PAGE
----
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A Prototype Optical Tracking System Investigation and Development - page 80 / 170





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Black Spot Hardware

the Soft Hub if this functionality were programmed into the Soft Hub.


Programming and debugging the Blackfin

The Blackfin has an on-board JT G interface that is exposed using the JT G header on the PCB. The 7 by 2 pin JT G header allows program execution to be controlled and the program variables to be studied. This is achieved using the software development envi- ronment and a hardware adapter. The firmware can be loaded into the camera module for execution by either using the hardware JT G adapter or from the flash memory. During development the firmware is loaded using the JT G adapter as this allows software revi- sions to be loaded and debugged quickly. Once a stable version of firmware is ready it is loaded into the flash memory on the PCB. The flash memory is a non-volatile storage meaning that the memory contents remain intact without continuous power. Powering up the module results in the program code being copied from the flash to the Blackfin’s inter- nal program memory by a bootloader. This is a small program that resides in a boot ROM in the Blackfin designed specifically for initialising the Blackfin. Execution of the code begins once this is complete. The JT G adapter chosen is the ICEbear from the Swiss com- pany ‘Section5’ [72]. This debugger integrates with the software environment described in Chapter 4 and connects via USB to the JT G header.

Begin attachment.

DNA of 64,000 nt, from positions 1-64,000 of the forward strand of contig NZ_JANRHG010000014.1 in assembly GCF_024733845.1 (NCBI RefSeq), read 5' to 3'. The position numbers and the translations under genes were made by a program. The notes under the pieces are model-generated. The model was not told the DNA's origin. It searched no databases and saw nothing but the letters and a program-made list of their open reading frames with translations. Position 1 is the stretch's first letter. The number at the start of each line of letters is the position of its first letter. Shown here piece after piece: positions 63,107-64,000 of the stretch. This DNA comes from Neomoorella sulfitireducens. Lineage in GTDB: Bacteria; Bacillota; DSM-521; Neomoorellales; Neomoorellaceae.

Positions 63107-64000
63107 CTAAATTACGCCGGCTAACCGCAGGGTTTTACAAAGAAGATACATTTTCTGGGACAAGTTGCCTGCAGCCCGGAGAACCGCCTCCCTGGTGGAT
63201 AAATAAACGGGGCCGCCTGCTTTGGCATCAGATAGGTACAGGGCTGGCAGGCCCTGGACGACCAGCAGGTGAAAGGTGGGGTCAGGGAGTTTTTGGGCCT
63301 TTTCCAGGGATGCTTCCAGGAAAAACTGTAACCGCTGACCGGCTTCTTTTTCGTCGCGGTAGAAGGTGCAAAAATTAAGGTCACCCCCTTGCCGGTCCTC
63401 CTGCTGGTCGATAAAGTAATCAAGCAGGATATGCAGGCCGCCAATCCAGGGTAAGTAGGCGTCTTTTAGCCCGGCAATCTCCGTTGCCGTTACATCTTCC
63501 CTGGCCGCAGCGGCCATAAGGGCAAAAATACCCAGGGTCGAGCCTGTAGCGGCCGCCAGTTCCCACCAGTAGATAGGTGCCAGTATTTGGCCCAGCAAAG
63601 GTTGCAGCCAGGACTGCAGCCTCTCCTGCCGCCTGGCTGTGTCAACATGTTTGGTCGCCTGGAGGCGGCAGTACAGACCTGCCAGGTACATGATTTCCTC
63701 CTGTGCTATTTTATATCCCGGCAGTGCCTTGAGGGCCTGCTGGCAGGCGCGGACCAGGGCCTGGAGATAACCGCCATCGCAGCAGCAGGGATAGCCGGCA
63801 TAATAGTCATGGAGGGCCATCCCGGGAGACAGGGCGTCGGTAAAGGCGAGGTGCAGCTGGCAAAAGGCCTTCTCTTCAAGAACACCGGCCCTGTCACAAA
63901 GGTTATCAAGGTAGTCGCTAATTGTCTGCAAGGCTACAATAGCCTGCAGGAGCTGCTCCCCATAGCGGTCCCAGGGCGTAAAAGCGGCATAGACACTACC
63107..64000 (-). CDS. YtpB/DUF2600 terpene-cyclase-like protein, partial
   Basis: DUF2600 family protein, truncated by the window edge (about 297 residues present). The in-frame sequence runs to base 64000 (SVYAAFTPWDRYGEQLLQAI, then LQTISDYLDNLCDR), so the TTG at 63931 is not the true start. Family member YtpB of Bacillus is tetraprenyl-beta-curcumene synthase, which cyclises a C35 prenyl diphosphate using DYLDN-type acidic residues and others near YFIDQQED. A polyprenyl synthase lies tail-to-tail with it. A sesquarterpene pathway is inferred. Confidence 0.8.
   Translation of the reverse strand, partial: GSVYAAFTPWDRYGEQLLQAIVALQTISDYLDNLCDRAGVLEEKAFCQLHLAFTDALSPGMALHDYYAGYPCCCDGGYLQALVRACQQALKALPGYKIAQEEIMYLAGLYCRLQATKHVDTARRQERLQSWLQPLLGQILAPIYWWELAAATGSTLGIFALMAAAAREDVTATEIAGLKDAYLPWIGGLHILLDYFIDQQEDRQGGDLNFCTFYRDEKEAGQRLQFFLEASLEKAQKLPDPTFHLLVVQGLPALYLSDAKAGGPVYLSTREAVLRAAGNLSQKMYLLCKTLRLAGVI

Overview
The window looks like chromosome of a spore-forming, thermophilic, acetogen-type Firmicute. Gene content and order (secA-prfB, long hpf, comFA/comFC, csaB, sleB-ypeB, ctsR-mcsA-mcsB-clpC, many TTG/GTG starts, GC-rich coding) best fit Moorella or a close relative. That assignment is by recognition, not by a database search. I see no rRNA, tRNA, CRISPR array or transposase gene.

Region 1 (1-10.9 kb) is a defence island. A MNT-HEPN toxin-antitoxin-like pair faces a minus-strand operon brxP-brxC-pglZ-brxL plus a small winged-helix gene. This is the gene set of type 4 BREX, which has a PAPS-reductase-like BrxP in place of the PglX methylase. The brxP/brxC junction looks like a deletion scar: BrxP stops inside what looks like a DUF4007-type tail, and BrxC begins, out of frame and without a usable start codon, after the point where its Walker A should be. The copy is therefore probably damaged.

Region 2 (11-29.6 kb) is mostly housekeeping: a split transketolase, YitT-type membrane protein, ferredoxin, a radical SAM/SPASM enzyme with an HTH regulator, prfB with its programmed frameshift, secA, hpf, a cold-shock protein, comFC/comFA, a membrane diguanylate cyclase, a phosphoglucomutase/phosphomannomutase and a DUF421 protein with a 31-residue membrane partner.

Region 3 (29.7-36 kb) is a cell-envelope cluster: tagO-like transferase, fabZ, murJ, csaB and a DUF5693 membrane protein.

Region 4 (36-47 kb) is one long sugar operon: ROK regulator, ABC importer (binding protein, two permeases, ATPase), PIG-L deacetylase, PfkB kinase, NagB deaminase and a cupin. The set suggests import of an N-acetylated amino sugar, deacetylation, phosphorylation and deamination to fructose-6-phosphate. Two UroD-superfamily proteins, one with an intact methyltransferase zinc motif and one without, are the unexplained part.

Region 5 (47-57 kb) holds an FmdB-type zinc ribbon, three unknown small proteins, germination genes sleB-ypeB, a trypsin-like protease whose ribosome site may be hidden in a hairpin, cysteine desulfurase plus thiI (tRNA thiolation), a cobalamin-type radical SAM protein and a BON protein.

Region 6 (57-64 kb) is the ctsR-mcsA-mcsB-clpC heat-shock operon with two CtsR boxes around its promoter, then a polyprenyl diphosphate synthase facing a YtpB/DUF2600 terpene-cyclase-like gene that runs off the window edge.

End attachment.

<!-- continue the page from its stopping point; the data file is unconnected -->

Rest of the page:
Power supplies and clocks

There are three power supplies and two major clock signals present in the design. The power supplies are 5 V, 3.3 V, and 1.2 V. The design is powered using 5 V and this is pro- vided through the communications header. This is regulated to 3.3 V by a linear regulator.

buck converter controlled by the Blackfin regulates this again to 1.2 V. The Blackfin re- quires both 3.3 V and 1.2 V to operate. The I/O pins of the Blackfin operate at 3.3 V logic levels while internally the core operates at 1.2 V.

The Blackfin is clocked using a 10 MHz crystal. Internally this is scaled to provide a core clock frequency of


= 10 × 106 × 43 = 430 MHz.


This ensures that the Blackfin can provide a clock signal to the image sensor. The Blackfin peripherals operate at a lower frequency, referred to in the data sheet as the system clock

frequency. The core clock is divided by 4 to give the system

clock of



4 CCLK = 107.5 MHz.


The system clock is used to clock a Blackfin timer peripheral that provides a further divi- sion by 4. The output of the timer is used to clock the image sensor and is a square wave

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